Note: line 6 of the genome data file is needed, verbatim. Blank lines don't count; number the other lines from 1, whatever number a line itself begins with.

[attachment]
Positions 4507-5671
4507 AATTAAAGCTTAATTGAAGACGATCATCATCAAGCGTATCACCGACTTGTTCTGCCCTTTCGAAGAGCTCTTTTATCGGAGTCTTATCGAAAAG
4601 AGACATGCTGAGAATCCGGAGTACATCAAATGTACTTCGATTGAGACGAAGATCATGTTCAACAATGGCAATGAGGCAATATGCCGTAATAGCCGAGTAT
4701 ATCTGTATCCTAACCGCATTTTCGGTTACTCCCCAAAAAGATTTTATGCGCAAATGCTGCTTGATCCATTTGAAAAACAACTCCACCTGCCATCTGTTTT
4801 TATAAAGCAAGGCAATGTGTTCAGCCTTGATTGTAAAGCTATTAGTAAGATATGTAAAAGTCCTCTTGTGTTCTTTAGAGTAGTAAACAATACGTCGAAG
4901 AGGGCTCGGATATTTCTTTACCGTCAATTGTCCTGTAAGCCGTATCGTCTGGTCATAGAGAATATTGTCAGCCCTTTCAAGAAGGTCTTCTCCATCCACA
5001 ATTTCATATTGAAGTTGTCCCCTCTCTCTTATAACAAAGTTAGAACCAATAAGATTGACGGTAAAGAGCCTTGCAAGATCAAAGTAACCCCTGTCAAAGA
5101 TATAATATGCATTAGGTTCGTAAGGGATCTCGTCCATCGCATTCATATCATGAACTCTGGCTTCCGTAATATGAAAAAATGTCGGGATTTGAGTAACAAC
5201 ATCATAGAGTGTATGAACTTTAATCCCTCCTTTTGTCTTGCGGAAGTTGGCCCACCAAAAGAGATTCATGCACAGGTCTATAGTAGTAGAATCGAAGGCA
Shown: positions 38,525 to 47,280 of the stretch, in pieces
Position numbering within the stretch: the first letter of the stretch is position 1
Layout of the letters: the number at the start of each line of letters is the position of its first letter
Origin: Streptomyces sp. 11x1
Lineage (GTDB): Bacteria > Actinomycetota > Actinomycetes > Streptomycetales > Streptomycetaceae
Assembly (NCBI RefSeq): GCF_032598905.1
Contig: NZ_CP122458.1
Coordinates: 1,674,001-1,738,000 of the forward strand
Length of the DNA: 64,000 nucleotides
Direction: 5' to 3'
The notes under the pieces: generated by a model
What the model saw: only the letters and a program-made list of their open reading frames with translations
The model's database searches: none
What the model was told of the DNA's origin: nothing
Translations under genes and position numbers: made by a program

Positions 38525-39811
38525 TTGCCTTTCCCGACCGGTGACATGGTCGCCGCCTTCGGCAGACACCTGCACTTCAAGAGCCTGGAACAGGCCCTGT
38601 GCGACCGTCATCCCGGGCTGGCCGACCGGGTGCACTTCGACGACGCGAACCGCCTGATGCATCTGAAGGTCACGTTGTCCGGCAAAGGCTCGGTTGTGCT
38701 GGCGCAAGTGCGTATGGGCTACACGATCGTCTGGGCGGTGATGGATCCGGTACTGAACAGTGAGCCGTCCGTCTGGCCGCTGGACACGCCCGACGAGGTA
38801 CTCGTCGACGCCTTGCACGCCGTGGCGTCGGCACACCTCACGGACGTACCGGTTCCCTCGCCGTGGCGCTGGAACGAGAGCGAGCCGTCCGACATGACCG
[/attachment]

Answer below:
4901 AGGGCTCGGATATTTCTTTACCGTCAATTGTCCTGTAAGCCGTATCGTCTGGTCATAGAGAATATTGTCAGCCCTTTCAAGAAGGTCTTCTCCATCCACA